— A Toyota RAV4 battery class action lawsuit in Georgia alleges a recall should have been issued long ago for 2020 RAV4 SUVs that suffer from drained batteries.
The lawsuit asserts the battery will drain when the RAV4 is shut down and will prevent the owner from starting the vehicle.
Currently the RAV4 battery lawsuit includes Georgia owners and lessees only:
"All persons who purchased or leased in the State of Georgia a 2020 Toyota Rav4 in all configurations and trim levels, including the LE, XLE, XLE Premium, Adventure, TRD Off-Road, Limited, LE Hybrid, XLE Hybrid, XSE Hybrid, and Limited Hybrid."
In addition to a drained battery, the class action alleges electrical system components and safety features are affected, including the alternator, the headlights, tail lights and the power steering mechanism.
Toyota RAV4 drivers and occupants can become stranded when the battery fails or when the RAV4 engine stalls.
According to the battery lawsuit, the battery will drain due to the electronic control modules and from the drainage of electricity by the electrical systems the modules control.
The plaintiff says an electronic control module prevents excessive battery drain while the RAV4 is turned off. But the Toyota module allegedly fails to prevent parasitic drain on the battery.
Toyota allegedly conceals the battery drain problem even though the automaker says the battery life is three to five years.
The Toyota RAV4 battery must be recharged once it is drained, but the recharge is allegedly temporary because the battery will drain again.
The lawsuit claims some RAV4 batteries drained within days of purchasing the vehicles.
Owners of 2020 Toyota RAV4s complain about damaged alternators and how Toyota allegedly does nothing to warn customers. With no Toyota RAV4 battery recall, the plaintiff claims the automaker has suppressed the alleged battery drain problem and has done so since at least 2019.
"As Defendants were commencing delivery of the Class Vehicles to their dealership in January 2019, they told their dealers, on a pre-release basis, that the Vehicles suffered from parasitic drain, and instructed the dealers to test the Vehicle battery no more than two days before delivering the Vehicle to the lessor or purchaser, and to disconnect the batteries from the Vehicles in storage if they were not driven for as little as one week."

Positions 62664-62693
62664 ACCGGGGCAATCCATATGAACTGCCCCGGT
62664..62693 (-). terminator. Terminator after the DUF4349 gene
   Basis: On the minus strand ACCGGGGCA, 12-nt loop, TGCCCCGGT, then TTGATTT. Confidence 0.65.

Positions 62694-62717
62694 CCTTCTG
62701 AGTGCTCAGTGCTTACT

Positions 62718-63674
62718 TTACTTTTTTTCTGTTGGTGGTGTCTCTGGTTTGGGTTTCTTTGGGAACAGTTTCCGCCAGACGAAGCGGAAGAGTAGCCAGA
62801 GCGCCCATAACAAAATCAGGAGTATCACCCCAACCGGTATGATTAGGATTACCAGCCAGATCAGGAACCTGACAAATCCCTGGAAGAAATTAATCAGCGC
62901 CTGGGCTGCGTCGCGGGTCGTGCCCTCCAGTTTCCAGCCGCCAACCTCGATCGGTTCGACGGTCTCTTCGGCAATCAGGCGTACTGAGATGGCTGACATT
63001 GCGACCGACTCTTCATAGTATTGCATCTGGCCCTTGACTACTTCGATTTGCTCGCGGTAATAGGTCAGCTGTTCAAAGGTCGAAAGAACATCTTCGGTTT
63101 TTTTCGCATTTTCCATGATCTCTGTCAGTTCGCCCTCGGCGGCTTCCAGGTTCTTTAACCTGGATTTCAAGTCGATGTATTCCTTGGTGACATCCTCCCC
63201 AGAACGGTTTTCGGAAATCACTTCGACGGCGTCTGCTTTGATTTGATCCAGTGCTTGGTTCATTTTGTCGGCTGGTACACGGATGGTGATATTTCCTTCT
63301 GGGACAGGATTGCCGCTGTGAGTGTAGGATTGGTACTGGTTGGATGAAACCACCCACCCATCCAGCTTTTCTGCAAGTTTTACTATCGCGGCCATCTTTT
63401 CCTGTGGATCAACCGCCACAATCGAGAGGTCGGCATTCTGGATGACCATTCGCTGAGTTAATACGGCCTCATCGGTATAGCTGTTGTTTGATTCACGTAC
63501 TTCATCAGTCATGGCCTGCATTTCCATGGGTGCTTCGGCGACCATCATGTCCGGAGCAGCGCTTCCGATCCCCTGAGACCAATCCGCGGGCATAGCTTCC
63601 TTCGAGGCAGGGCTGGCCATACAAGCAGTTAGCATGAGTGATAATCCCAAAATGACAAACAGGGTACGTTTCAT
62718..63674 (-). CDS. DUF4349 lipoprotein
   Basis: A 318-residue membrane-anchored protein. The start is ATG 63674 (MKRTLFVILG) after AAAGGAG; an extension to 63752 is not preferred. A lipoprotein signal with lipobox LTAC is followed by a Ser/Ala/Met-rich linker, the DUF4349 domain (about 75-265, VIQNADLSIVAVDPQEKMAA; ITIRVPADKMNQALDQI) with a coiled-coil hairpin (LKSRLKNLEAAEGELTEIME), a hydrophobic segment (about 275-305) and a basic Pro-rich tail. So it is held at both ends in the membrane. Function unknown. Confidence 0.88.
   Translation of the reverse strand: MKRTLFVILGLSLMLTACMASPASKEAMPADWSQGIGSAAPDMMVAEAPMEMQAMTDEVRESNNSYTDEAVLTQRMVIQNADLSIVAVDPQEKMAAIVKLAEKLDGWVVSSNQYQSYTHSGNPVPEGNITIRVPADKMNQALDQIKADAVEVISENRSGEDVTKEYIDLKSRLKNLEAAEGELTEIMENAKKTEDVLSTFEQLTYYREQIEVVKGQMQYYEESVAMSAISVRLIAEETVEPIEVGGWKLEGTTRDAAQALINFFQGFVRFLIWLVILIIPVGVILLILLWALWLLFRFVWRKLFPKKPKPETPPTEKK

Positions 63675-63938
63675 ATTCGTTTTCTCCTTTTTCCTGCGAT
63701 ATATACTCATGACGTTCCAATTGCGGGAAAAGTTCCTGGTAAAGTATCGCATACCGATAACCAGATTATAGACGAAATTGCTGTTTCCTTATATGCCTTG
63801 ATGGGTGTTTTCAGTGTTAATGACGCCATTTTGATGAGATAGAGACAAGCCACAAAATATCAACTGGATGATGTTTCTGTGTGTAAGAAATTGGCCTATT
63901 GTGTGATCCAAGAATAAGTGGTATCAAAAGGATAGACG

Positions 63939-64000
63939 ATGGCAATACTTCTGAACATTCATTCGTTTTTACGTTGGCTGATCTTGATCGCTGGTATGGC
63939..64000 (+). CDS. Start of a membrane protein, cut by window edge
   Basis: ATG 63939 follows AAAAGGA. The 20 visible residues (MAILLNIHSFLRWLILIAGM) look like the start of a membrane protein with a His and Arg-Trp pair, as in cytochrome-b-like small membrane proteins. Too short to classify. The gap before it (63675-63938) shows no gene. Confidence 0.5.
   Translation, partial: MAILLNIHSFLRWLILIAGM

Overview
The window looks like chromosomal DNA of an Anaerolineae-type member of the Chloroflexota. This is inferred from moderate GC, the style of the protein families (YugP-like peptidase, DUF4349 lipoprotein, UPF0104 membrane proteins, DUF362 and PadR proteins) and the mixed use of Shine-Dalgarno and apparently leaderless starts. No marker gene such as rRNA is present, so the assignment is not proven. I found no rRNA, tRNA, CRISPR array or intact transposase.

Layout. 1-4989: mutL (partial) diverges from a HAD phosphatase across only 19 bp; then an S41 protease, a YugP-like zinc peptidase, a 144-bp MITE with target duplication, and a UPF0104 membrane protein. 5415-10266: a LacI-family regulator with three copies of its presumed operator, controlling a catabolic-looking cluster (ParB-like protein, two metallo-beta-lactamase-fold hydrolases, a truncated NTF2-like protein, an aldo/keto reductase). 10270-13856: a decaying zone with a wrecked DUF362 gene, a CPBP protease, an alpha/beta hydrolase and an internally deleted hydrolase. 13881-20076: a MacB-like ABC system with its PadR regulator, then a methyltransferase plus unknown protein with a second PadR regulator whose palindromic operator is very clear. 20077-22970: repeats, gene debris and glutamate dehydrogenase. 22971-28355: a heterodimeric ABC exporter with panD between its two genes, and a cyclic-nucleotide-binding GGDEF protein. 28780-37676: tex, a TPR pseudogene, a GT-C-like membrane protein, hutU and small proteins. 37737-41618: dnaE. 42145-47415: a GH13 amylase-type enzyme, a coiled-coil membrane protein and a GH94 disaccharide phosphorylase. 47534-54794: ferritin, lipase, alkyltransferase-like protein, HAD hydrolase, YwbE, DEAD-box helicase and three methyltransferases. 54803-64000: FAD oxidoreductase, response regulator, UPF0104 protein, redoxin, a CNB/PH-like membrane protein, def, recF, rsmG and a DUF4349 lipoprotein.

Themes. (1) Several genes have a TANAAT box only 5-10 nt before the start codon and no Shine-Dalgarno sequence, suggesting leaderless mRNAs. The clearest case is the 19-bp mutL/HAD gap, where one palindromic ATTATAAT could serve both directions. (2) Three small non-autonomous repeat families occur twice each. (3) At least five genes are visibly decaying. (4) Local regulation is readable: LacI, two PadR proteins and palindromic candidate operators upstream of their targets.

The RAV4 battery lawsuit says this proves Toyota knew about the battery drain problem and how a battery could completely drain in just two days.
In addition, owners and lessees allegedly must pay hundreds or thousands of dollars for RAV4 battery replacements, diagnostic services, roadside assistance, towing and battery chargers.
Toyota RAV4 Battery Bulletins
According to the class action lawsuit, Toyota issued to dealers the technical service bulletin T-SB-0095-20 which says multiple models may experience “Depleted 12V vehicle battery when in IG-OFF,” and advises that a “DCM reset and firmware update” will fix the problem.
Toyota also issued Tech Tip T-TT-0625-20 entitled, "12 Volt Battery Discharge Diagnostic Recommendations." The Tech Tip applies to “2020-21 MY Vehicles Equipped with LG DCM” with discharged batteries.
"A '12V Battery Discharged and / or Dead condition can be due to multiple causes. In order to properly diagnose and determine the root cause it’s important to follow a structured process to identify any contributing issues and determine the proper remedy.'”
The RAV4 battery lawsuit also alleges T-SB-0095-20 has been revised and superseded at least three times.
The Toyota RAV4 battery lawsuit was filed in the U.S. District Court for the Northern District of Georgia (Atlanta Division): Nick McClure vs. Toyota Motor Corporation, et al.
The plaintiff is represented by the Carroll Law Firm LLC of Georgia, and Migliaccio & Rathod LLP.